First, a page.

NC Governor Drops Hammer on Local Speedway After They Exposed His Outdoor Gatherings Hypocrisy

NASCAR Cup Series driver Brad Keselowski (2) celebrates after winning the NASCAR Brickyard 400 auto race at Indianapolis Motor Speedway, in Indianapolis Monday, Sept. 10, 2018. (AP Photo/AJ Mast)

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Yesterday I wrote about how the owners of Ace Speedway, located in Elon, North Carolina, had become celebrities of sorts in North Carolina over the past few weeks by continuing to defy Gov. Roy Cooper (D) over the outdoor gathering limit outlined in Phase 2 of North Carolina’s “reopening” plan.

To date, owners Robert and Jason Turner (father and son) have done it three times, with the last one being Saturday. Saturday’s race was especially noteworthy as it was held in spite of the fact that Cooper’s attorneys had sent a strongly worded letter to Alamance County Sheriff Terry Johnson demanding that he take action against the owners of the speedway for their failure to obey the state’s Phase 2 outdoor gathering limit of 25. Johnson initially told the media that he would cite the speedway’s owners Saturday but didn’t, because Saturday’s race was billed as being part of a peaceful protest:

At least 2,000 were in attendance, which is a far cry from the number of protesters who packed into the streets last week for the George Floyd marches. Some single-day crowd estimates for the Charlotte protests had the numbers between 10,000 and 15,000.

Before the race, temperature checks were done and contact tracing procedures were in effect, which you also did not see at last week’s protests:

Under Phase 2, outdoor gatherings are limited to no more than 25 people. There are First Amendment exceptions to that, which protests like the ones we’ve seen happen across the state over the last week in the aftermath of the death of George Floyd would fall under.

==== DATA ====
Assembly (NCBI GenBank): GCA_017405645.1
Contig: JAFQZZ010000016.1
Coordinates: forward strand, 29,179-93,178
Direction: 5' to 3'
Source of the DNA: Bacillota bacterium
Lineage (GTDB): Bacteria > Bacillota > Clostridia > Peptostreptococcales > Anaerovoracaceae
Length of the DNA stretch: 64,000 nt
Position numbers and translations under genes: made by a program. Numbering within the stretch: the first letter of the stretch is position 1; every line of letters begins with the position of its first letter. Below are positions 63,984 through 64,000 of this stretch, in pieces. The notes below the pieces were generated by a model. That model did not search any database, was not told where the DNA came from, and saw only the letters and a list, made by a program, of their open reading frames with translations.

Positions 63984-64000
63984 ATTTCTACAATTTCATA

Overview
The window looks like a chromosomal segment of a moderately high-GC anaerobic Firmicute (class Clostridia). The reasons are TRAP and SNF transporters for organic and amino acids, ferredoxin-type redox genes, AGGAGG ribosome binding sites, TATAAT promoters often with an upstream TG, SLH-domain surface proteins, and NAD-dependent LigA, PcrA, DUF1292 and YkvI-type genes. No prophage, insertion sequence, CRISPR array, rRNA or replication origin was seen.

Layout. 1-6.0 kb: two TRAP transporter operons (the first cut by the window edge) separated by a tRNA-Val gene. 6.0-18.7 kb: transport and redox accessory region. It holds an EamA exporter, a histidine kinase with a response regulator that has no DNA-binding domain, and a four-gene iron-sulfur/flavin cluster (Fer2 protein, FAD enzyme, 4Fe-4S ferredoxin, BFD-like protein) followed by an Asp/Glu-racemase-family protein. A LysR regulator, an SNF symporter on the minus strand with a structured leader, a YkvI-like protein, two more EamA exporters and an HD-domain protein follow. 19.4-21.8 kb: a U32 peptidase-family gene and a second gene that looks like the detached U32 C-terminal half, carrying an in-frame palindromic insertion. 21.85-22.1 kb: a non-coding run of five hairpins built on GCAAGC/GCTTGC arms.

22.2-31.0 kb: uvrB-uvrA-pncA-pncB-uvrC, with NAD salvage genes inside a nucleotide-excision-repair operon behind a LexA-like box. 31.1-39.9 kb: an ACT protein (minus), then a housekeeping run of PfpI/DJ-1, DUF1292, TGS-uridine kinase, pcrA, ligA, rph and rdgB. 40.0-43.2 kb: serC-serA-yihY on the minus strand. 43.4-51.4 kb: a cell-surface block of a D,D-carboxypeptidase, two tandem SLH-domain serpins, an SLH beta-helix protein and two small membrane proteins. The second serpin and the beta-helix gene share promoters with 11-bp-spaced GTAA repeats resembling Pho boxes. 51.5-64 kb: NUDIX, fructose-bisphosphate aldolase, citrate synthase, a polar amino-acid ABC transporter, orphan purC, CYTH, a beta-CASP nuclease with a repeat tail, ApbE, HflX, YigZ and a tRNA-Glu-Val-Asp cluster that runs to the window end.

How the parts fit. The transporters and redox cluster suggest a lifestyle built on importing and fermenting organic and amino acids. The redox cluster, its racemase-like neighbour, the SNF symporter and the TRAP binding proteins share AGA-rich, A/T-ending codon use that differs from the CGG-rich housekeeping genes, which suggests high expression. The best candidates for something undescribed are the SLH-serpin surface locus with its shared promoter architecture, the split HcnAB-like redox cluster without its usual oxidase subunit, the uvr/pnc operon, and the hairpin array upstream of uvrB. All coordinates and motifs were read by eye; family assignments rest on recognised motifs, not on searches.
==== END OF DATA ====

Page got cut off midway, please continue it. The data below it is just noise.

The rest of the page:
Basically what was happening here is that the speedway’s owners exposed the governor’s Phase 2 hypocrisy. If groups of 10-15,000 can cram together on a street to protest without temperature checks and without contact tracing measures put in place, why can’t a speedway reopen that not only is doing both, but that also did so on First Amendment grounds?

Because Cooper is all about controlling the people and not governing them, here’s how his office responded today:

Gov. Roy Cooper has ordered a North Carolina stock car speedway to close immediately, saying it is “an imminent hazard for the spread of COVID-19.”

This comes after Alamance County Sheriff Terry Johnson said he would not cite Ace Speedway for violating the state’s prohibition against mass gatherings.

Cooper’s executive order caps most outdoor meetings to 25 people and local media outlets have reported crowds at the speedway exceeding 2,000, including Saturday when a race dubbed itself a “protest.”

Johnson said he has reservations about the order’s legality.

Cooper and North Carolina Department of Health and Human Services Secretary Dr. Mandy Cohen said in an abatement order issued to the speedway on Tuesday that the racetrack could reopen if it presents a plan showing it will follow state guidelines.

In addition, the plan must be approved by the NCDHHS for the speedway to reopen.

Here’s how our woke DHHS Secretary Dr. Mandy Cohen described the speedway owners and race attendees:

“Across the state, North Carolinians are making huge sacrifices to protect their families and neighbors. This virus is highly contagious and very dangerous. Bad actors who flagrantly violate public health orders put all of our families and loved ones at risk,” said Cohen.

“Bad actors”?

Contrast what Cohen said there with what she said last week when asked if the state was concerned about a Wuhan virus outbreak happening in the aftermath of a week and a half of protests:

Although it is too early to tell, the state’s top public health official, Dr. Mandy Cohen, said North Carolina is in a good position to respond to any outbreaks that stem from the demonstrations.

[…]

Cohen said she was pleased to see a majority of the protesters over the weekend wearing masks. Yet, all three of the precautionary steps should be done in “concert together,” she said.

CDC recommendations for large gatherings also call for setting up a plan to respond to outbreaks. Cohen said she is “keeping an eye” on the situation.

“I think we’re in a much better place than we were just a few months ago when this all started in March,” she said. “We now have worked incredibly hard to get the protective equipment we need. We’ve worked hard to really ramp up our testing effort.”

Back when Reopen marchers took to the streets to demand Cooper reopen the state so people could get back to work, both Cooper and Cohen sang different tunes, ridiculing and scolding protesters at the time for putting the lives of others at risk.

But as others noted, these races have been going on for three weeks now. Shouldn’t we know at this point whether any Alamance County cases have come from attending an outdoor racing event?

Sadly, the NCDHHS website is vague (and probably deliberately so) when it comes providing detailed information at the county level on the number of cases diagnosed over a period of time. As it stands now, Alamance County has had 519 confirmed cases, with 23 deaths.